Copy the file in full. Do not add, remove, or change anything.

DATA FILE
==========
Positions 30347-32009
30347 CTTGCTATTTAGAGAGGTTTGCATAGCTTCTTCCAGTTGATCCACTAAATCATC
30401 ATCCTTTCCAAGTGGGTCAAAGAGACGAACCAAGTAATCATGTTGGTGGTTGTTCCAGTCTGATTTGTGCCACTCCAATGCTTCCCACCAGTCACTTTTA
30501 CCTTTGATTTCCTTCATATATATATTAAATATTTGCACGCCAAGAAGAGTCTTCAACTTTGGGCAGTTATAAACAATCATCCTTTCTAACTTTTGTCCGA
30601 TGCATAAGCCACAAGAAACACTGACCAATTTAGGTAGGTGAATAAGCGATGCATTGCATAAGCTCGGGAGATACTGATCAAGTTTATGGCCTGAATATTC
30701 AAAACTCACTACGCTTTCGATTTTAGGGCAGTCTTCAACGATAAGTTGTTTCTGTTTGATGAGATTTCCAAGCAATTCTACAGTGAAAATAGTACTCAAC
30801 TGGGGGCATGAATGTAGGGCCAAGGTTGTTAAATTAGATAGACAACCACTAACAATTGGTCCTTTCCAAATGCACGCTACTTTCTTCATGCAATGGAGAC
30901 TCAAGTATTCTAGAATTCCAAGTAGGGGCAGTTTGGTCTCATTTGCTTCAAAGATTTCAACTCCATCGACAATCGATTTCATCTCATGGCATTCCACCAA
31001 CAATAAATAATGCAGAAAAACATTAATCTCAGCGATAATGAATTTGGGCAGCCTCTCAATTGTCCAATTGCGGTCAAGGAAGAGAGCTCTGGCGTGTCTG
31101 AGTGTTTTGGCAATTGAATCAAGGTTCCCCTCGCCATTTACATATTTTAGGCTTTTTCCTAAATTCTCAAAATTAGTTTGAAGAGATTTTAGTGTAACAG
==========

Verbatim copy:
Positions 30347-32009
30347 CTTGCTATTTAGAGAGGTTTGCATAGCTTCTTCCAGTTGATCCACTAAATCATC
30401 ATCCTTTCCAAGTGGGTCAAAGAGACGAACCAAGTAATCATGTTGGTGGTTGTTCCAGTCTGATTTGTGCCACTCCAATGCTTCCCACCAGTCACTTTTA
30501 CCTTTGATTTCCTTCATATATATATTAAATATTTGCACGCCAAGAAGAGTCTTCAACTTTGGGCAGTTATAAACAATCATCCTTTCTAACTTTTGTCCGA
30601 TGCATAAGCCACAAGAAACACTGACCAATTTAGGTAGGTGAATAAGCGATGCATTGCATAAGCTCGGGAGATACTGATCAAGTTTATGGCCTGAATATTC
30701 AAAACTCACTACGCTTTCGATTTTAGGGCAGTCTTCAACGATAAGTTGTTTCTGTTTGATGAGATTTCCAAGCAATTCTACAGTGAAAATAGTACTCAAC
30801 TGGGGGCATGAATGTAGGGCCAAGGTTGTTAAATTAGATAGACAACCACTAACAATTGGTCCTTTCCAAATGCACGCTACTTTCTTCATGCAATGGAGAC
30901 TCAAGTATTCTAGAATTCCAAGTAGGGGCAGTTTGGTCTCATTTGCTTCAAAGATTTCAACTCCATCGACAATCGATTTCATCTCATGGCATTCCACCAA
31001 CAATAAATAATGCAGAAAAACATTAATCTCAGCGATAATGAATTTGGGCAGCCTCTCAATTGTCCAATTGCGGTCAAGGAAGAGAGCTCTGGCGTGTCTG
31101 AGTGTTTTGGCAATTGAATCAAGGTTCCCCTCGCCATTTACATATTTTAGGCTTTTTCCTAAATTCTCAAAATTAGTTTGAAGAGATTTTAGTGTAACAG